Then the Rebs got statistically dominated by Vandy in Oxford but they – here's that term again – found a way to win by forcing several Vandy turnovers when they needed them the most. Making plays.
The overtime heartbreak at Alabama set them back a week. After having used their allotment of "moral victories," that one hurt deeply. A letdown at Arkansas – which was a really strange game – was almost predictable.
The Rebels geared it up again and scared the pants off of Tommy Tuberville and the Auburn Tigers, but, again, they were one or two plays away from knocking off one of the elite teams of the SEC.
Northwestern State provided some salve to their wounds, but what was probably even more important was an open week after 10 straight games. Rest and healing were the order of the day. They got it, but went into Death Valley against the powerful LSU Tigers a 27 ½ point underdog.
The Rebel players took that lack of respect to heart and almost pulled off one of the biggest upsets of the year, losing to the Tigers in OT. For 60 minutes, they were as good as one of the top teams in the country.
Here's where it gets a little dicey. While everyone involved could see the improvement, the game in Baton Rouge was harder to swallow than any of them. Could they come back after that morale-crushing loss to defeat MSU?
Coach O said there was never any doubt he'd get the team's best. He saw it in their eyes last Monday at the first practice and in the team meeting. He didn't fret the players being "up" for the game at all. He declared all week, without hesitation, his team would be ready to play.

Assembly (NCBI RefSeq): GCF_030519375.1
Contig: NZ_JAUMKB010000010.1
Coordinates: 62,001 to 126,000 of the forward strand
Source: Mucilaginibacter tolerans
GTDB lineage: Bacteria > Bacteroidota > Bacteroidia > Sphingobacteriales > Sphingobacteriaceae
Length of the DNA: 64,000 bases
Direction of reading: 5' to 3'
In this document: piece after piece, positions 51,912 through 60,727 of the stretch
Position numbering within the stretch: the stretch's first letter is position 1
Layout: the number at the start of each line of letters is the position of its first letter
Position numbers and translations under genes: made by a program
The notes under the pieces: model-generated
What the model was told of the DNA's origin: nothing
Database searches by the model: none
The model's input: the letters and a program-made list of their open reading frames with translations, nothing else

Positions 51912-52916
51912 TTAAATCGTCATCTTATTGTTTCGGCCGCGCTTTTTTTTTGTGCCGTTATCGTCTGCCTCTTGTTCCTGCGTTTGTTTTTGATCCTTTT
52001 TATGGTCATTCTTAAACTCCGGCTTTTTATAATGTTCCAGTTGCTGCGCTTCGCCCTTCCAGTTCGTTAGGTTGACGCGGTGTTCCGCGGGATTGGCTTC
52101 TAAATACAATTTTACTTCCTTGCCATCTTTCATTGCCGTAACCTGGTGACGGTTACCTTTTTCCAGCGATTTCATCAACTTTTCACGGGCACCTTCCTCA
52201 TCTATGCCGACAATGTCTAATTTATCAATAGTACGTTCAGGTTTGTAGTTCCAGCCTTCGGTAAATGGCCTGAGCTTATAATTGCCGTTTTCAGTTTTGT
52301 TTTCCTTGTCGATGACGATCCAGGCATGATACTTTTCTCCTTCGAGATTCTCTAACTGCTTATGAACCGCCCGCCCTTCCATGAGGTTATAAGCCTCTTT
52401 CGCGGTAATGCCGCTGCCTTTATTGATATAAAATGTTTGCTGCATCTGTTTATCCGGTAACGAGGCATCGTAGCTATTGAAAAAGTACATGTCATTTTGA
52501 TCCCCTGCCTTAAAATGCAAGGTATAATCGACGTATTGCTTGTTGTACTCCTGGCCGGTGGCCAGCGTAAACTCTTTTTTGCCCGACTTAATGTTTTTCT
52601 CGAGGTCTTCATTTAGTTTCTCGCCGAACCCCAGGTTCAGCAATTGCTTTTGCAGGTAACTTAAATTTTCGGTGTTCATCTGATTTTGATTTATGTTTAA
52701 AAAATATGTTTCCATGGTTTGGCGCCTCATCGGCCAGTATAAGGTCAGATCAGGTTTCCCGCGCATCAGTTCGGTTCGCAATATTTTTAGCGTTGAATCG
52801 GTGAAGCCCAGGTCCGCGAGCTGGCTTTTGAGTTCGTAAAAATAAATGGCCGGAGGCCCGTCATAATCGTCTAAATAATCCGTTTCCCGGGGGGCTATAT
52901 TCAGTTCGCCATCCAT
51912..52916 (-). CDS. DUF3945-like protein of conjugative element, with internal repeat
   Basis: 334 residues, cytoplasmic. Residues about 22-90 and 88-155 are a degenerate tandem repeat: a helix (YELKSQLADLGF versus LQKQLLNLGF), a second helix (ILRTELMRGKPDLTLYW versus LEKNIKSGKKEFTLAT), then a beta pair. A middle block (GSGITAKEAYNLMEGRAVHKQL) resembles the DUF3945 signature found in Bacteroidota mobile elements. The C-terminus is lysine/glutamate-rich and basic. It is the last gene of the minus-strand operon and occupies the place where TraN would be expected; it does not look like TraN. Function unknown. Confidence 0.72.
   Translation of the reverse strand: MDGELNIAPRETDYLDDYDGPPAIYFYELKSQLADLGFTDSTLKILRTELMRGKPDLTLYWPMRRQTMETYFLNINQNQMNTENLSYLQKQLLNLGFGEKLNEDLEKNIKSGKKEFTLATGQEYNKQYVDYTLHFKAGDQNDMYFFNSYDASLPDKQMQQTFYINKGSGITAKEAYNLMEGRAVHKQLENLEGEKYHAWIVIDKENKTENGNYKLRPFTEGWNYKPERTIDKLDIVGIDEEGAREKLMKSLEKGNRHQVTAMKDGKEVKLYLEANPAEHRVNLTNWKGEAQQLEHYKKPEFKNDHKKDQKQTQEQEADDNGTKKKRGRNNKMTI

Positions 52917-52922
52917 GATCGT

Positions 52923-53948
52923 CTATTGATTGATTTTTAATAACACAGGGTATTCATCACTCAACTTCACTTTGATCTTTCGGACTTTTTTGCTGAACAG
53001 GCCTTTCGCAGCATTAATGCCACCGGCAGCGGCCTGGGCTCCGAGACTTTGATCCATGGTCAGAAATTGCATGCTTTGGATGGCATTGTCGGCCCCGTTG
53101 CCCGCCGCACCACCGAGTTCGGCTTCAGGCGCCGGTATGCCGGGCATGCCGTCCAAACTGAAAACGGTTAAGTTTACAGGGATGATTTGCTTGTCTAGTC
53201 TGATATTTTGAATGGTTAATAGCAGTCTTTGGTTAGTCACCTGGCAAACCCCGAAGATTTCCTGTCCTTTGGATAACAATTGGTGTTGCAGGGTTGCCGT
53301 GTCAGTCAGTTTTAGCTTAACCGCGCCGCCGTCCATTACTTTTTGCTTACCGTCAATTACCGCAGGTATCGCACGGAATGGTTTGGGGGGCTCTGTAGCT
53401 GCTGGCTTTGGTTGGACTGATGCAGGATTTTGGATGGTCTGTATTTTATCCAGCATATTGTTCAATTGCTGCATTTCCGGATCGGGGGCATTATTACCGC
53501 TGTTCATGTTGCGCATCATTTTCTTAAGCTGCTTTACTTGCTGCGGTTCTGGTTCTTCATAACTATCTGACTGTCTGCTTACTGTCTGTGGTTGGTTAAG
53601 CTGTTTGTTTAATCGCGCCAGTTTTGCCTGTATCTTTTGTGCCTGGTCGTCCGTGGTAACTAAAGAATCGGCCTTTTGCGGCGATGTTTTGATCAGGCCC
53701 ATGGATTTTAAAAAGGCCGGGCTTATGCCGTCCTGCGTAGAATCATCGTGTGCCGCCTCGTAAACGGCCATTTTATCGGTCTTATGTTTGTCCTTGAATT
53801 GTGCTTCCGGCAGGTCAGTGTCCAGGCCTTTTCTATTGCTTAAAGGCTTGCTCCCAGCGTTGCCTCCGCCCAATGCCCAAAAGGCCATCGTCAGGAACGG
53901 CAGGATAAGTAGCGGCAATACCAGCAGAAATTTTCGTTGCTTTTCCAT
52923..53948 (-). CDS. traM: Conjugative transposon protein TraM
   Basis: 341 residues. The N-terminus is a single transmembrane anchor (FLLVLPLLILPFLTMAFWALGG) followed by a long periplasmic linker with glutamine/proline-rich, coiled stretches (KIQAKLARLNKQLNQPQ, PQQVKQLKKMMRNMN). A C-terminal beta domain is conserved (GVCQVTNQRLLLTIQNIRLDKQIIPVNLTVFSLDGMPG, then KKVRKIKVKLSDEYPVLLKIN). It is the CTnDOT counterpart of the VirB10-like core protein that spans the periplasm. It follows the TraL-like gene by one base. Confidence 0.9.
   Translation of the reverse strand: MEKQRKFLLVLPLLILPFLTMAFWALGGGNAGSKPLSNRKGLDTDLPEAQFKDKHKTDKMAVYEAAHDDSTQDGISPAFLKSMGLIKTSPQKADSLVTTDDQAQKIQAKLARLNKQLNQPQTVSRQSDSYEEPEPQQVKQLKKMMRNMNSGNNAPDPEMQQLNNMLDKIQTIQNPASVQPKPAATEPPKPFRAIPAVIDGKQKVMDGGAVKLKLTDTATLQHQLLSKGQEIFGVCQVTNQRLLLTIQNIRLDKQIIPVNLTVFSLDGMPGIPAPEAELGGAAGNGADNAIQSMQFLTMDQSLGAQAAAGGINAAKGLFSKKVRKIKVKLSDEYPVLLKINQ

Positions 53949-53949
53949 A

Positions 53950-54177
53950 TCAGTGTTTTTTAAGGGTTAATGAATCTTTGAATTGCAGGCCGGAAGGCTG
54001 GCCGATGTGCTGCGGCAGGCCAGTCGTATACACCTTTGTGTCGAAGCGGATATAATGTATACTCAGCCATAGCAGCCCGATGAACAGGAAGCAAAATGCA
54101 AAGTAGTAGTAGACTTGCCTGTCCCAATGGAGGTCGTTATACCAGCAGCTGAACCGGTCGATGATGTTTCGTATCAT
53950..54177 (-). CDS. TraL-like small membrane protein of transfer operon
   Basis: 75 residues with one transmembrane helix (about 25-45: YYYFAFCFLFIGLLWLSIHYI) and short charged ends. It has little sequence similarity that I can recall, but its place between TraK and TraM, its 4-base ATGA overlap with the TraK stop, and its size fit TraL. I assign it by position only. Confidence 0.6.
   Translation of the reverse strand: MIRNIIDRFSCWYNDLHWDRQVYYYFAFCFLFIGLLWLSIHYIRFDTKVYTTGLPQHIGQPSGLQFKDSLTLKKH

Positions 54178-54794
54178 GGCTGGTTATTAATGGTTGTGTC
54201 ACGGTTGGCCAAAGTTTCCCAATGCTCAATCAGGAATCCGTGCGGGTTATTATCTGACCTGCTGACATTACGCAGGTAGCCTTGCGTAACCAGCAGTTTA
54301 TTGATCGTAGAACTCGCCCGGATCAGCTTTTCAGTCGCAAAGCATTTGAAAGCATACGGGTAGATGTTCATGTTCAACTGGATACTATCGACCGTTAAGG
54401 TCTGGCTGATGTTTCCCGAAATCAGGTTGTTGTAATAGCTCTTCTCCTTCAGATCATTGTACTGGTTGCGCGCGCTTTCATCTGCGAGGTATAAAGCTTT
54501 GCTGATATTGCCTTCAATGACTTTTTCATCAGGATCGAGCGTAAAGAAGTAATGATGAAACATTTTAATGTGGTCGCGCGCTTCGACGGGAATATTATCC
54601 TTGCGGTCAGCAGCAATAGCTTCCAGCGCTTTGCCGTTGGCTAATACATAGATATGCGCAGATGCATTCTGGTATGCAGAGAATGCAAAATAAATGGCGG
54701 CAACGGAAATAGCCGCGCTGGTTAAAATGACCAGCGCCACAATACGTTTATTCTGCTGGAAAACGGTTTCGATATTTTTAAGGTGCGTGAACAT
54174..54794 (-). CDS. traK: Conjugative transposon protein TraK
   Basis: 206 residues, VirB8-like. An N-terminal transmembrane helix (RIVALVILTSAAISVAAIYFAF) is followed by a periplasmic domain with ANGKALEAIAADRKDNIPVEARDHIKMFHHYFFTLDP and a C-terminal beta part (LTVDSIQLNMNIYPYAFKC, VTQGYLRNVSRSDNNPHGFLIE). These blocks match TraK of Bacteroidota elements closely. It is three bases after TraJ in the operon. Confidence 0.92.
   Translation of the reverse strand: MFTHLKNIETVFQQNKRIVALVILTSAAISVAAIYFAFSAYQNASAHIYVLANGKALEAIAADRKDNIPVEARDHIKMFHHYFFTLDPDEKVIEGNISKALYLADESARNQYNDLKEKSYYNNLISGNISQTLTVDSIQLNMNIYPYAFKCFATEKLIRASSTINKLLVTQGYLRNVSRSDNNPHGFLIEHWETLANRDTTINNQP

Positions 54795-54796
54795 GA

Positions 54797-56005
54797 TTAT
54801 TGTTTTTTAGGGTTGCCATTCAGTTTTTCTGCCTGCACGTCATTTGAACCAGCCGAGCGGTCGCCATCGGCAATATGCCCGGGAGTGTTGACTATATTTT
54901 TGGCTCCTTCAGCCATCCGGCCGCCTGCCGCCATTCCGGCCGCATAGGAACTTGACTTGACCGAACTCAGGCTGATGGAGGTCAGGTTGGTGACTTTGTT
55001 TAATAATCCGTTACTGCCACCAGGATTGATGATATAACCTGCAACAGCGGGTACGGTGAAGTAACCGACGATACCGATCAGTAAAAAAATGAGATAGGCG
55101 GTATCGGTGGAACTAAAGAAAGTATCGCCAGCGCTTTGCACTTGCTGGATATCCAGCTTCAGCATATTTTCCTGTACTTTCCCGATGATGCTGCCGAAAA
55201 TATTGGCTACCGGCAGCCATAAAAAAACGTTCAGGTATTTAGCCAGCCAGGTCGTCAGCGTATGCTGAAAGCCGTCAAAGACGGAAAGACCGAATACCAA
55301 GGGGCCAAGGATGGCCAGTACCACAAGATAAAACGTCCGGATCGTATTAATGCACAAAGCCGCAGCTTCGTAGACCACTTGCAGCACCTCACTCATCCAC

Me? I predicted an easier win than what transpired. Based on conversations I had with coaches and players all week, I was calmer about this year's Egg Bowl than I had been in a long, long time.
Why? Because this group was due.
All year, they had paid the price. All year, they had come up a little short. But they never threw in the towel. The team chemistry, the senior leadership and the direction of the staff were constant. From the Wake Forest game on, nobody wavered, even at Fayetteville, believe it or not. All hands on deck, all hands swabbing, all hands battening down the hatches.
The game yesterday was not a masterpiece of football. It will not go down in the annals as a classic. At times, it was downright painful to watch.
But, in the end, the Rebels made one more glorious play than the Bulldogs did.
Like Coach O in his postgame press conference, I will not make too big a deal over beating a 3-9 MSU team to finish the season 4-8. As he said, the Rebels "fell short" this year.
But this was a "must win" for the Rebels and has major significance in a lot of ways. As he also said, you can't get where you want to go unless you go through Mississippi State first and work your way up the food chain.
Hopefully, this victory will be a springboard to bigger and better things. It leaves a good taste in the mouths of the players in terms of effort in the offseason. It gives recruits a reason to believe. It gives the coaches even more motivation knowing they are closing in on their objectives.
Winning is usually contagious. Learning how to win is the first step in that "addiction" process.
The Rebels learned what it feels like and tastes like yesterday. I'm already itching for Sept. 1 of 2007.
Kudos to the team and coaching staff. You deserved something good to come your way.